Observation 4: Graded School reflects a community of voracious learners who know how to advocate for their needs.  The greatest need for support falls into three key categories: additional research, models and structures to track impact.  How can leaders best provide these resources so they are valuable, timely and are easily transferable to the craft in your classrooms?

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Observation 5: This last piece of data is a text analysis that identifies the 28 most important words that emerged in your responses focused on highlights. You can judge where its importance resides based on the size of the word. Assessment, Colleagues, Discussion, Sharing, Learning. Students/Teachers, and Tools are all elements of success for this semester.  The good news is that all of these concepts related directly to our school-wide goals on nurturing the conditions for collaboration, assessment and the integration of technology.

It takes time for a structure to grow deep roots in an organization. A mere eighteen months later, Graded’s multi-divisional and multi-discipline PLC structure is beginning to take shape. I never said it was going to be easy, only that it would be worth it. It is with deep gratitude that I read and reflected on the semester’s learning. I look forward to the next round with the same anticipation of predicting how my brother may change the story. Such thoughtful work will forever give me chills.

Practicing What We Preach

The year’s assessment cycle is wrapping up quickly. (Dare I admit to counting the remaining 27 days of the year?) Students are hunkered over desks completing IB exams, and principals are hunkered over computers completing summative evaluations as part of Graded’s Professional Growth and Supervision Plan.

As instructional leaders our goal remains to model effective practices. I’ve been reflecting on how our school-wide work with assessment needs to have direct implication on the strategies we use to support and hold teachers accountable.  How should (does) our work look different based on what we’ve learned with our teachers and students? Using the Assessment Continuum,  I gathered a quick snapshot to share with the Leadership Team to see where our practices align and where we still need to stretch.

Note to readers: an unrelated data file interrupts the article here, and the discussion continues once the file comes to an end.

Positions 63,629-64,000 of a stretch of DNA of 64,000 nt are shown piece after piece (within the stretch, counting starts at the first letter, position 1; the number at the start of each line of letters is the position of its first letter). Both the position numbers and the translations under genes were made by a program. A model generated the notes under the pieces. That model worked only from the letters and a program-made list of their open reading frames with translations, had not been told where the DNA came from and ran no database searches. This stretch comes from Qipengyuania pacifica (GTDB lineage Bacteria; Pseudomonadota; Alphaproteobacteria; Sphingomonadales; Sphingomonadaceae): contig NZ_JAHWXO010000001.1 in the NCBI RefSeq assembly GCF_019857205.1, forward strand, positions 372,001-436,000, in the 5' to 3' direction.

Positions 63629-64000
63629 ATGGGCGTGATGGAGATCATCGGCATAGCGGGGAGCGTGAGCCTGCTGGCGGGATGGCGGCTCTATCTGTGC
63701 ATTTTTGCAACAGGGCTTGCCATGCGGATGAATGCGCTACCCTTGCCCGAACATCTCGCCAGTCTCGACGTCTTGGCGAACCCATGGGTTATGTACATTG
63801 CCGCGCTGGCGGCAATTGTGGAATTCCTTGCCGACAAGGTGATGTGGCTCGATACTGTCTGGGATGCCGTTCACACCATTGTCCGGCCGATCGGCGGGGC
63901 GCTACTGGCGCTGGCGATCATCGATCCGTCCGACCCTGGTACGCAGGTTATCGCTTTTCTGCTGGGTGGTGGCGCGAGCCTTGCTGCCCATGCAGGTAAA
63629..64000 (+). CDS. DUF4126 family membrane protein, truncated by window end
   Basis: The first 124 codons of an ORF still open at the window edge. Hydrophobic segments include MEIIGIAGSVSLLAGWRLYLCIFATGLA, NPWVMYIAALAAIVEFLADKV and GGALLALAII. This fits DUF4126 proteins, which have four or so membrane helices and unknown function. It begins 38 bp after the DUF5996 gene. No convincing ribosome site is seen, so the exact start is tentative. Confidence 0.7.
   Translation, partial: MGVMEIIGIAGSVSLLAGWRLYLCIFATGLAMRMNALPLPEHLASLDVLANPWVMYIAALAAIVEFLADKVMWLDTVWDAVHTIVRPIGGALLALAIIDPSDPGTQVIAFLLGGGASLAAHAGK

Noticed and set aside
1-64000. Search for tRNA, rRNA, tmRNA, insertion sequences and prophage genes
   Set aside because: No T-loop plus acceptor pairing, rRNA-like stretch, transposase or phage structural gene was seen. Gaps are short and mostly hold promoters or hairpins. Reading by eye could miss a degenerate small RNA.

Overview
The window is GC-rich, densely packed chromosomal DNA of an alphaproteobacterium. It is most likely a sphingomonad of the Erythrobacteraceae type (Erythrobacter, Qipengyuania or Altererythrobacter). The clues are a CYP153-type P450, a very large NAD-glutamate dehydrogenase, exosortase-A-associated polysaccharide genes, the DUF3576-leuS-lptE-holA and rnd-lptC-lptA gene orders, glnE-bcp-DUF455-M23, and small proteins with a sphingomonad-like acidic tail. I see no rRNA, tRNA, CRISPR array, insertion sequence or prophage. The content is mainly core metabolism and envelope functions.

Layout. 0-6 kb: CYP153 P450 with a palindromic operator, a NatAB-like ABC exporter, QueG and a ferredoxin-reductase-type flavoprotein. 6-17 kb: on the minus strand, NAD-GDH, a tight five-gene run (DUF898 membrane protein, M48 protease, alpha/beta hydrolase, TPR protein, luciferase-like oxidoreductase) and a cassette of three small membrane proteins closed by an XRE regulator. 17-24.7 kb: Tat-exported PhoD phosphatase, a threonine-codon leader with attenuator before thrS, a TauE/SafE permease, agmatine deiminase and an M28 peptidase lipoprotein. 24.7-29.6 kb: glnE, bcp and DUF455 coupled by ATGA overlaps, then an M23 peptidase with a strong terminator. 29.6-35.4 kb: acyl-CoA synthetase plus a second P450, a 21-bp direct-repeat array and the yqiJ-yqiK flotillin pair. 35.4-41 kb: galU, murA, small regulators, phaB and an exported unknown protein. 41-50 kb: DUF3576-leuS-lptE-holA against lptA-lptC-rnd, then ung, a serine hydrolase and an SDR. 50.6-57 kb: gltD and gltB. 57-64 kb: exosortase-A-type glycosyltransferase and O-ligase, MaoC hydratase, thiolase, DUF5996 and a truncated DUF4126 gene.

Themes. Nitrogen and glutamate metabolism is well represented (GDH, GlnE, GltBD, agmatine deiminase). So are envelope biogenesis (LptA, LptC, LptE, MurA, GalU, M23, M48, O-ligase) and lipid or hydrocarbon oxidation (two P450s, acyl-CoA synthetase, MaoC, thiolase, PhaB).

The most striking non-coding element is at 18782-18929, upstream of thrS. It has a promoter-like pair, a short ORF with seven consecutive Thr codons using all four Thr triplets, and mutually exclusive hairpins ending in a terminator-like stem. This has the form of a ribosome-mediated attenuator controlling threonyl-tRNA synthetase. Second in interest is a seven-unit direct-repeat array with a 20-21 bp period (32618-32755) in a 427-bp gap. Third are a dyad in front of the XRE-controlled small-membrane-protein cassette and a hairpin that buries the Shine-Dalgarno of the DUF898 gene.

Engagement and Appropriate Challenge

Teacher Practice

Leader Practice

Evidence May Include

I align course learning targets with school standards. I align expectations to the Teaching and Learning Principles of the PGSP and our school-wide goal. Focus on assessment continuum in feedback
Aligned to teacher goals
Direct use of language from Teaching and Learning Principles to build shared understanding
I use previous assessment data to identify students’ needs. Assessment data may include standardized data, grades or course-specific assessments. I use previous assessment data to identify teachers’ needs. Use of team notes
Previous evaluations
I design assessments to match the targeted learning. I identify assessments to match the targeted learning. Targeted observations
Lesson plans
Student work
Rubicon Atlas
I create opportunities for student self-reflection. I create opportunities for teacher self-reflection Goal setting
Semester reflection
Final reflection as part of the written
I include students throughout the assessment process (e.g. goal setting, reflection along the way, self-assessment, etc) to engage students in continuous improvement. I include teachers throughout the assessment process (e.g. goal setting, reflection along the way, self-assessment, etc) to engage students in continuous improvement. Running record linked to principles of teaching and learning
Self-assessment
Records of dialogue
I provide students with choice of assessment type for the same learning target (s). I provide students with choice of assessment type for the same learning target (s). Teachers set own goals based on self-assessment against school-wide goals
Teachers determine the best evidence to demonstrate their growth

Variety and Purpose

Teacher Practice

Leader Practice

Evidence May Include

I use different types of assessment. I use different types of assessment. Summative and formative feedback is informed by targeted observations, walk-through evidence, Rubicon Atlas (curriculum design), student assessments
I communicate the purpose for the assessment (diagnostic, formative, summative). I communicate the purpose for the assessment (diagnostic, formative, summative). Surveys to inform the work in advance
Explicit about summative evaluations vs formative cycles
Explicit about the role of walk-throughs vs. targeted full class observations

Authenticity and Transparency

(Definitely where we have the most room to grow as Leadership Team)

Teacher Practice

Leader Practice

Evidence May Include

I provide targeted and effective ongoing written and oral feedback on a learning target. I provide targeted and effective ongoing written and oral feedback on teacher’s goals. Running records reflect characteristics  of effective feedback that we committed to as a team:

  • easy to understand
  • explicitly tied to goals
  • includes information a user can use
  • focuses on qualities of the work or processes/strategies to do the work